'They were black stumps': Babies as young as one hospitalised with tooth decay

There has been a sharp rise in young children needing dental surgery, prompting dentists to remind parents of the importance of good oral health for their kids.

Babies as young as one-year-old are being hospitalised with tooth decay, dentists warn.

"I've taken every tooth out of a child's mouth, and that was a child about three or four," Dr Mark Penrose of the SA Dental Service said.

"I couldn't save them. They were black stumps".

Examples of tooth decay in young children. Source: 7 News
’They were all black stumps,’ Dr Mark Penrose said of one mouth he looked at. Source: 7 News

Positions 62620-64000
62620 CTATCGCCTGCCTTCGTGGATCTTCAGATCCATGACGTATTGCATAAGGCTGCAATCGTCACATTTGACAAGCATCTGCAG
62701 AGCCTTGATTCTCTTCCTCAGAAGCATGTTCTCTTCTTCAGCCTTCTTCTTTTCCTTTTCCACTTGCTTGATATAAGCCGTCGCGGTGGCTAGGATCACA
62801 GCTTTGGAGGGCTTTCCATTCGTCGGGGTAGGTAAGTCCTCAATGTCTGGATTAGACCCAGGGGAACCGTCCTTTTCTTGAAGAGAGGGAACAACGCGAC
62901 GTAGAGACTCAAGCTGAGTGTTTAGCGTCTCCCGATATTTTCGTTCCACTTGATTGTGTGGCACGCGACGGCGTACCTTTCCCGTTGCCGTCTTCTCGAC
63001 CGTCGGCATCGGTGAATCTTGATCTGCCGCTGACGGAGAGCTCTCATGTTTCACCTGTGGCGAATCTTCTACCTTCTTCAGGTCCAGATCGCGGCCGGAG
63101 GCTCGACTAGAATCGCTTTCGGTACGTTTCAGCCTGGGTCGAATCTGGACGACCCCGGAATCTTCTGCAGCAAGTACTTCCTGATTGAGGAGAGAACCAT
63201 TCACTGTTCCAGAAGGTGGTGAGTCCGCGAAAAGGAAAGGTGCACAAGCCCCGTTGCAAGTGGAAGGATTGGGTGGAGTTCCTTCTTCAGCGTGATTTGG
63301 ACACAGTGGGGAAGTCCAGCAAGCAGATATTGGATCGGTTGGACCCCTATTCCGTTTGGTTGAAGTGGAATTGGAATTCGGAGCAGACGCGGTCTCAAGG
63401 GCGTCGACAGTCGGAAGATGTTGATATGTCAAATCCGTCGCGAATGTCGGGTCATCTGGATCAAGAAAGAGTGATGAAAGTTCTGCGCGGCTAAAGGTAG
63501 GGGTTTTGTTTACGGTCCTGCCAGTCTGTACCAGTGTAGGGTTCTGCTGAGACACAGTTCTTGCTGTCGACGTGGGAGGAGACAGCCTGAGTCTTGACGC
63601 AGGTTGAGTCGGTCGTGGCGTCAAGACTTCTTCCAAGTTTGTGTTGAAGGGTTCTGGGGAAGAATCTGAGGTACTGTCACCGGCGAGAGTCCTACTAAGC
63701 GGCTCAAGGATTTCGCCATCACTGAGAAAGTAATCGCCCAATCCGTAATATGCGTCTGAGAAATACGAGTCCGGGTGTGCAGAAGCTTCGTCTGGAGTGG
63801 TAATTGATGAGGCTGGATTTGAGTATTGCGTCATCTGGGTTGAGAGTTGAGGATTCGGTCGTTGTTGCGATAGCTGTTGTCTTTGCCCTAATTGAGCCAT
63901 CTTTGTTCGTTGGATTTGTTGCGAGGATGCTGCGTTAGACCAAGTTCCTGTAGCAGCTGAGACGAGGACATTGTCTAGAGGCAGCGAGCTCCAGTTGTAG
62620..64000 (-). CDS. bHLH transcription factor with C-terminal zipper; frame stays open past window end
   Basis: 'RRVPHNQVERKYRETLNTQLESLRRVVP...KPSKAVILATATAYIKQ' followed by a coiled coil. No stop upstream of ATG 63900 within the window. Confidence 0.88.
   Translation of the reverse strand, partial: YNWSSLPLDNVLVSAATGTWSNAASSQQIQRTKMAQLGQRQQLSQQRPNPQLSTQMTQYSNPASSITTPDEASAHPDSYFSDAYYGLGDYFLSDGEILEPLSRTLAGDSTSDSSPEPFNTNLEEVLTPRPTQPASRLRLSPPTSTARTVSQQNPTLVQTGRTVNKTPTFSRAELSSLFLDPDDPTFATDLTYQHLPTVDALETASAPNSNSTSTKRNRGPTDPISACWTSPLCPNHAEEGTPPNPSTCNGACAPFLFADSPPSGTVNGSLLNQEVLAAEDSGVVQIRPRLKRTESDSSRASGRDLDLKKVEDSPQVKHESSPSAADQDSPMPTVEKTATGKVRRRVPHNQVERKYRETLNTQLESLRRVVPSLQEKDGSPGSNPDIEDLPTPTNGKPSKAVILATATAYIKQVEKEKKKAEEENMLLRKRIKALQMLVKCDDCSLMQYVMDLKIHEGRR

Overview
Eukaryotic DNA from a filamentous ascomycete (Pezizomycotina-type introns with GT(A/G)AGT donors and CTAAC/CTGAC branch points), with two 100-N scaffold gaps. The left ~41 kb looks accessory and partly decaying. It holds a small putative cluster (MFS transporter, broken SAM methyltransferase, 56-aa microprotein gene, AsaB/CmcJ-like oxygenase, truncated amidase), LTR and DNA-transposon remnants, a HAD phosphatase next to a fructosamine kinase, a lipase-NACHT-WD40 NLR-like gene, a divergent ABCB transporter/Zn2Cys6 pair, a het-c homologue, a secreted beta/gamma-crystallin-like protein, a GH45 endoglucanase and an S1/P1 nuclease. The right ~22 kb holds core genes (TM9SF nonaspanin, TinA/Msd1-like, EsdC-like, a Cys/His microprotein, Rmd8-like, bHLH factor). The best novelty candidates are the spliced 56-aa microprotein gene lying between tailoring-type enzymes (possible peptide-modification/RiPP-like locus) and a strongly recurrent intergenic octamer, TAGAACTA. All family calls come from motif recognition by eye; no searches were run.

In the past year, 24 babies under one have required a full anaesthetic to treat decay in South Australia alone, with many getting teeth extracted.

That number rises to 2500 for under-eight year olds, and the rate is rising.

Experts are looking to parents to make sure they ensure good oral health for their children. Source: 7 News

Experts are looking closely at parents, because tooth decay in young children is mostly a preventable issue.

The usual suspects are to blame – not cleaning teeth, consuming sugary drinks and foods, and putting a baby to bed with a bottle of milk.

A quarter of a million South Australian children under 18 are eligible for free dental care. Source: 7 News

Dentists say the cost of visiting them is not to blame, as 250,000 South Australian children under 18 are eligible for free dental care.

Only a third of those eligible, however, are turning up.